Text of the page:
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Riley Hospital for Children Flu-related Visitor Restrictions in Place for NICU

Riley Hospital for Children at IU Health flu-related visitor restrictions have been lifted. However, because babies, especially those who are ill or premature, are at higher risk of serious complications if they get the flu, visitation restrictions are still in place for all Neonatal Intensive Care Units (NICUs) until further notice. 

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Is it Time to Call the Doctor?

Runny noses, congestion and cough are so common in children; it’s often hard to know when they could be symptoms of something more serious. And while illnesses are prevalent during winter, parents generally have questions year-round about when to call the doctor.

It’s important to remember that parents know their child best. Trust your instincts, and if you’re concerned that home remedies aren’t helping your child feel better, don’t hesitate to call your doctor. Additionally, when illnesses strike, there are some specific symptoms that warrant contacting a physician:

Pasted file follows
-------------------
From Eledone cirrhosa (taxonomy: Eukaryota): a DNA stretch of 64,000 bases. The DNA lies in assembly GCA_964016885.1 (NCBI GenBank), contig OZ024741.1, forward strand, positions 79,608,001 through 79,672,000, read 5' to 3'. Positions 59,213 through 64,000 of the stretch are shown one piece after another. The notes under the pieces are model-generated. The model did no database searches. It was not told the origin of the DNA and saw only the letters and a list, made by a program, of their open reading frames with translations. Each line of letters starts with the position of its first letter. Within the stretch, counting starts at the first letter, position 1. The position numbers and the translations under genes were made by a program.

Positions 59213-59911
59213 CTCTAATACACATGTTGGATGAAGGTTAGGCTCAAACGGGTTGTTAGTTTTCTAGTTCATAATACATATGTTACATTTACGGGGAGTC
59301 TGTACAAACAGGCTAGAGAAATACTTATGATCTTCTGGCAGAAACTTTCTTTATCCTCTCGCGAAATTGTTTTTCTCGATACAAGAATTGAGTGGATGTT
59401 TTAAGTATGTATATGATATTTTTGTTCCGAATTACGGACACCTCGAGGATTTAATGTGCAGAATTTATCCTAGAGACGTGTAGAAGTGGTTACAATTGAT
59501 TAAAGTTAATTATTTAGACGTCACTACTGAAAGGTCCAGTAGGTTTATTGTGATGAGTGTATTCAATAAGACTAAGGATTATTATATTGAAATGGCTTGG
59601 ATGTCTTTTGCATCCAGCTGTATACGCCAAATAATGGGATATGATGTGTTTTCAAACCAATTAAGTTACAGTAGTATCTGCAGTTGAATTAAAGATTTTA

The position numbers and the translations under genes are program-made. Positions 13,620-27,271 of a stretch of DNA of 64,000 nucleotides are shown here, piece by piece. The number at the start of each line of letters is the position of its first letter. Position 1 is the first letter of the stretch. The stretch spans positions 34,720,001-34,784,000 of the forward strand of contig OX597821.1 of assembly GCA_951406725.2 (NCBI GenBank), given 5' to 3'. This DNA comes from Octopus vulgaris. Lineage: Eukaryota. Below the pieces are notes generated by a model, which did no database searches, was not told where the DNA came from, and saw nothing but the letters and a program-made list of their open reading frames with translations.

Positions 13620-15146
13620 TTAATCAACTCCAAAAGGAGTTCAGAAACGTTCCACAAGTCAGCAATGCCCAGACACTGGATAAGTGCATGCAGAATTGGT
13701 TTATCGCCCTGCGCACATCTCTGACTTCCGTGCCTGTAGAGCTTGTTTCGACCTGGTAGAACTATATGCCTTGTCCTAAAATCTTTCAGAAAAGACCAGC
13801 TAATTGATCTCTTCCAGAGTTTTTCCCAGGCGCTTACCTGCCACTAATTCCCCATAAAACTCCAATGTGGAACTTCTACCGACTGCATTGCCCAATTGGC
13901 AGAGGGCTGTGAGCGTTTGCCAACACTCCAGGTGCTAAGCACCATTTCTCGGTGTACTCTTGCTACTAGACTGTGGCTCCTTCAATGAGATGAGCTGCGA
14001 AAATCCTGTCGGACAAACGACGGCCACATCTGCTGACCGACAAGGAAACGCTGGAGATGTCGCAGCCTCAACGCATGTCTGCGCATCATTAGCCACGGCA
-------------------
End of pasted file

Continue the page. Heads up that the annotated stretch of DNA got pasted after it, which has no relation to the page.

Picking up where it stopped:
• Fever
    • Infants under three months: call the doctor for fever higher than 100.3 degrees
    • Babies older than three months: consult a physician if the low-grade fever lasts for more than three days or if the child is irritable, inconsolable, not eating or has less than four wet diapers in 24 hours.
    • Children should see a doctor the same day for fevers higher than 104 degrees. If fever is accompanied by the inability to drink, confusion, rash, trouble breathing, constant crying or difficulty waking, call a doctor immediately.
  • Stomach/gastrointestinal issues
    • Call a doctor for: blood in your child’s stool or vomit; abdominal pain in one spot; recurrent/persistent stomach pain; jaundice/yellowing of skin/eyes; abdominal distension; stomach issues with fever; signs of dehydration (dry lips, infrequent urination, lethargy/weakness); severe vomiting; severe diarrhea (more than eight stools per day).
  • Cough
    • Contact your pediatrician for coughing that: is constant; is combined with wheezing, stridor, difficulty breathing, rapid or noisy breathing, or shortness of breath; causes vomiting; is painful; prevents sleep; or lasts for more than two weeks.
  • Colds
    • Check with your child’s doctor if a cold is accompanied by ear pain; fever that continues for more than three days; if there are signs of dehydration or if your child has trouble breathing.
  • Rash
    • Consult a doctor if your child is bothered by the rash; if it doesn’t improve in three days; if it’s associated with fever or if it looks like bruising and doesn’t lighten in color when pressed.
  • Weakness, lethargy or lack of energy
    • Call your doctor for advice.
Mary Brunner MD

Author of this Article

Mary Brunner, MD, specializes in pediatrics. She is a guest columnist located at IU Health Physicians Pediatrics, 1650 W. Oak St., Ste. 210, in Zionsville. She can be reached by calling the office at 317.873.8855.

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